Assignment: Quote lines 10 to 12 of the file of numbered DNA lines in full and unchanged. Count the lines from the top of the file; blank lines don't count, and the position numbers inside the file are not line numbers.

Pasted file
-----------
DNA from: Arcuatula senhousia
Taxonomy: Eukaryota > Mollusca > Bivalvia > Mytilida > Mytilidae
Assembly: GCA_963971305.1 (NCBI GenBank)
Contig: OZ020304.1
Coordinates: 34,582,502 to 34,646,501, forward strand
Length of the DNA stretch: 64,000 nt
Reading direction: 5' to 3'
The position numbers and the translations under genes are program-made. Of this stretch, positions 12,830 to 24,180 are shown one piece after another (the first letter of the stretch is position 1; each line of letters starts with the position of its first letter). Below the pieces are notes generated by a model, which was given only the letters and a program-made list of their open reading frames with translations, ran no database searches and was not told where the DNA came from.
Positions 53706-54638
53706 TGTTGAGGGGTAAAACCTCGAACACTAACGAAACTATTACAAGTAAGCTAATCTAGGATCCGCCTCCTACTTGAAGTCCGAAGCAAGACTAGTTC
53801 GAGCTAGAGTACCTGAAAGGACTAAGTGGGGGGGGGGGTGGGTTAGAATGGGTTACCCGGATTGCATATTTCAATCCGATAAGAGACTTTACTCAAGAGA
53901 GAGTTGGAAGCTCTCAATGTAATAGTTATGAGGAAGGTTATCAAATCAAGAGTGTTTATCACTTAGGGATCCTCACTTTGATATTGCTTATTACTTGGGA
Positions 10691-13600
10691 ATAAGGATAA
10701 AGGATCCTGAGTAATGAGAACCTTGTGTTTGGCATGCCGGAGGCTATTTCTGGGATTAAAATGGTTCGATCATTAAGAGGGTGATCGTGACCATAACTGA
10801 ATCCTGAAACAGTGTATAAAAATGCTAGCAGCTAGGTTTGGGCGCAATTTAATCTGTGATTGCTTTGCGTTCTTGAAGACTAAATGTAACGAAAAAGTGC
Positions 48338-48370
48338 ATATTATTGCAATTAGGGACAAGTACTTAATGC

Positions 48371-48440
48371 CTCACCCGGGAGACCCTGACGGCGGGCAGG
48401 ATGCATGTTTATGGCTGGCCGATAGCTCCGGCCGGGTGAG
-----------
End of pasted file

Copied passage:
53706 TGTTGAGGGGTAAAACCTCGAACACTAACGAAACTATTACAAGTAAGCTAATCTAGGATCCGCCTCCTACTTGAAGTCCGAAGCAAGACTAGTTC
53801 GAGCTAGAGTACCTGAAAGGACTAAGTGGGGGGGGGGGTGGGTTAGAATGGGTTACCCGGATTGCATATTTCAATCCGATAAGAGACTTTACTCAAGAGA
53901 GAGTTGGAAGCTCTCAATGTAATAGTTATGAGGAAGGTTATCAAATCAAGAGTGTTTATCACTTAGGGATCCTCACTTTGATATTGCTTATTACTTGGGA